29 Differences between Innate Immunity and Adaptive Immunity

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Last Updated on July 8, 2020 by Sagar Aryal

Differences between Innate Immunity and Adaptive Immunity

Differences between Innate Immunity and Adaptive Immunity

Some of the differences are:

S.N.

CharacteristicsInnate Immunity

Adaptive Immunity

1.SynonymsNonspecific, natural immunitySpecific, acquired immunity
2.DefinitionThe defense mechanisms that are non-antigen specific and immediately come into play on the antigen’s appearance in the body. The defense mechanism that is not always present but involve antigen-specific immune response.
3.Order of defenseIt is the first line of defense of immune system.It is the action against pathogens that are able to evade or overcome innate immune defenses. 
4.State at birthPresence since birth.Acquired during lifetime.
5.PresenceAlways present in the body itself.Developed only upon exposure to antigens.
6.InducibleNoYes
7.Cells involvedPhysical epithelial barriers, Phagocytic leukocyte, Dendritic cells, Natural killer (NK) cell, Mast cells etc.Killer CD8+ T-cells, Helper CD4+ T-cells, B-cells, Antigen presenting cells etc.
8.Molecules involvedCytokines, Complements ,Interferon, Acute phase proteins.Antibodies

 Cytokines

9.Fights againstFights any foreign invader and thus is non-specific.Ability to fight a specific infection.
10.Receptors involvedUses receptors that recognize conserved pathogen-associated molecular patterns (PAMPs) such as LPS, flagellin, nucleic acids.Uses recombined B- and T-cell receptors that recognize specific antigens on pathogens

 

11.Effector functionConstitutive effective functions encoded in the germline (inflammation, phagocytosis)Inducible effector functions (proliferation, activation, maturation, differentiation)
12.Response timeOccurs rapidly from minutes to hours.Occurs over days to weeks.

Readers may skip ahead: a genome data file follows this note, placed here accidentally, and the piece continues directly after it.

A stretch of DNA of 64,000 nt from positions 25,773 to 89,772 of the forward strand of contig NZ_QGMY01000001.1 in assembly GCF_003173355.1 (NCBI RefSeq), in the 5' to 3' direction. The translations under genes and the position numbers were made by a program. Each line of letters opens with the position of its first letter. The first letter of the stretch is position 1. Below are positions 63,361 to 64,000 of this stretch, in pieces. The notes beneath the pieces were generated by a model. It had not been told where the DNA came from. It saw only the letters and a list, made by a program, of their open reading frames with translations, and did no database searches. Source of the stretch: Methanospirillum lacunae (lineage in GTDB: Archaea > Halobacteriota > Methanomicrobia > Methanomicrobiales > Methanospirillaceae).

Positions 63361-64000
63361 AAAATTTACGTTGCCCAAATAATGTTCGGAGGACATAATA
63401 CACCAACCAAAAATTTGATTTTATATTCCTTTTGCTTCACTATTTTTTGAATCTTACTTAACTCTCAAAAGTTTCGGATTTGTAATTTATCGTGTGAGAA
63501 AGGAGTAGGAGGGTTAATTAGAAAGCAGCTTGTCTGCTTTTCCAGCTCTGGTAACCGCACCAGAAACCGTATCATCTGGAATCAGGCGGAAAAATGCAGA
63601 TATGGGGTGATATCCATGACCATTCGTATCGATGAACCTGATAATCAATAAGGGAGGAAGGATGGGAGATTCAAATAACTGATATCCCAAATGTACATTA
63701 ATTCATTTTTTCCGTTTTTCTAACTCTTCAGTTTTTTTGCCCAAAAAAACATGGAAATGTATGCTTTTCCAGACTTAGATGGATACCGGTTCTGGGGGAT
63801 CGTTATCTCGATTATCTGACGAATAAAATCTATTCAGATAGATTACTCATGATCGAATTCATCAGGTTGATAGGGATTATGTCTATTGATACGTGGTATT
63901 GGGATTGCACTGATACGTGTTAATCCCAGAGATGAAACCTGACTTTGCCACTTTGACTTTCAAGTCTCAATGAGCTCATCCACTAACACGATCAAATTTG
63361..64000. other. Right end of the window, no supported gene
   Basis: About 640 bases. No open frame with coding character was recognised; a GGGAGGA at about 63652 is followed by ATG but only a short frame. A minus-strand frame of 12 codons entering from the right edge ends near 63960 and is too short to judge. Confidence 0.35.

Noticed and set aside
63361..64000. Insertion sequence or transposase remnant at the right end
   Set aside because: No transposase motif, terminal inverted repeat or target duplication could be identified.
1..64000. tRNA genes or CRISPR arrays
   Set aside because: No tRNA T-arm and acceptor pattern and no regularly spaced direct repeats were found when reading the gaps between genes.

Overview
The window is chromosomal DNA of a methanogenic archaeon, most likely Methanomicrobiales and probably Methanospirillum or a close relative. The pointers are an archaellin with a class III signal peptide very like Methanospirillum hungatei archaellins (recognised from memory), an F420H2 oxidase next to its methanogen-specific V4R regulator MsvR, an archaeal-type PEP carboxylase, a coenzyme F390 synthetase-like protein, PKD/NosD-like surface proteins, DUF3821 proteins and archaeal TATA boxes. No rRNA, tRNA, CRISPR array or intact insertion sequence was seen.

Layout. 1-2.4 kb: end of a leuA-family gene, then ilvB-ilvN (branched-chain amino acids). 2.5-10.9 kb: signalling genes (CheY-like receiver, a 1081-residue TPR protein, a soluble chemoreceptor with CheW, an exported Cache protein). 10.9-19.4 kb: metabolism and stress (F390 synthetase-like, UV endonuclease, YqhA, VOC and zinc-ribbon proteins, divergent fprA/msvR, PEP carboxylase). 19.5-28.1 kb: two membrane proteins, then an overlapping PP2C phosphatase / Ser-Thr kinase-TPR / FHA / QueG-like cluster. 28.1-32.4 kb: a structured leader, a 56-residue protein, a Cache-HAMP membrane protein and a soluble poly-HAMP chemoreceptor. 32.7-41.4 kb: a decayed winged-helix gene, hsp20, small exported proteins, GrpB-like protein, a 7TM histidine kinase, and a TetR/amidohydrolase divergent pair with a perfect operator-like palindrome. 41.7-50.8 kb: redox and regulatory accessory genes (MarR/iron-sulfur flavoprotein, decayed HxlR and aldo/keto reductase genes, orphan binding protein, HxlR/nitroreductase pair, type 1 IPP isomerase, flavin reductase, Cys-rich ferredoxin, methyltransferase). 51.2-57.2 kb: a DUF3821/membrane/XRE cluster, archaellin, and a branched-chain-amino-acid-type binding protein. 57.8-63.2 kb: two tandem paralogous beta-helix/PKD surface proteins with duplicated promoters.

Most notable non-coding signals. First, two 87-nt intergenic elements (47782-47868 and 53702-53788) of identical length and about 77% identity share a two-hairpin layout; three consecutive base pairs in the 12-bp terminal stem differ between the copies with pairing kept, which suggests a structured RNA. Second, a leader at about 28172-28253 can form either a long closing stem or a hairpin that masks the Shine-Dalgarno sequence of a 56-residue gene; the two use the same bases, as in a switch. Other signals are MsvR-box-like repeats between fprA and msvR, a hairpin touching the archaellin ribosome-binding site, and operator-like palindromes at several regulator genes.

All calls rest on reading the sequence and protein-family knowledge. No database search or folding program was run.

13.Immunological memoryDoes not confer memoryConfer  immunological memory
14.Directed againstInnate immunity is directed towards types of molecules.It is directed towards specific epitopes.
15.Subsequent exposureThe immune response does not alter on repeated exposure.Immune response improves with each successive exposure.
16.Types of immune responseTypes of adaptive immune responses: Inflammation, Complement mediated killing, Phagocytosis etc.Two types of adaptive immune responses: humoral immunity, mediated by antibodies produced by B lymphocytes, and cell-mediated immunity, mediated by T lymphocytes.
17.ChangeabilityMay vary between individuals but does not change over course of an individual lifetimeImmunity is generated by recombination of V, D, and J regions and further hypervariation thus may change.
18.DiversityLimitedDiverse
19.PotencyLimited and Lower potencyHigher potency
20.InheritanceInherited from parents Not inherited from parents 
21.Time spanOnce activated against a specific type of antigen, the immunity remains throughout the life.The span of developed immunity can be lifelong or short.
22.ComplexityInnate immune response is less complex.More complex than the innate immune response.
23.Anatomic and physiological barriersSkin, Mucous membranes, Temp, pH, chemicals, etc.Lymph nodes, spleen, mucosal associated lymphoid tissue.
24.Allergy or Hypersensitivity reactionNoneImmediate and Delay hypersensitivity
25.Complement system activation

 

Alternative and lectin pathwaysClassical pathway
26.Found inFound in nearly all forms of life.Found only in jawed vertebrates.
27.Factors causing immune evasionCaused by pathogenic virulence factor.

Often involves disabling the conserved pattern recognition used by innate system

Caused by mutation of the recognized antigen.
28.Functionsa) Recruiting immune cells to sites of infection

b) Activation of the complement cascade to identify antigens

c) Identification and removal of foreign substances present in organs, tissues, blood and lymph.

d) Activation of the adaptive immune system through antigen presentation.

e) Acting as a physical and chemical barrier to infectious agents.

a) Recognition of specific “non-self” antigens during the process of antigen presentation.

b) Generation of responses that are tailored to maximally eliminate specific pathogens or pathogen-infected cells.

c) Development of immunological memory, through memory B cells and memory T cells.

29.ExamplesWhite blood cells fighting bacteria, causing redness and swelling during a cut.Administration of Chickenpox vaccination such that an individual do not develop chickenpox as adaptive immunity forms immunological memory.

Differences between Innate Immunity and Adaptive Immunity

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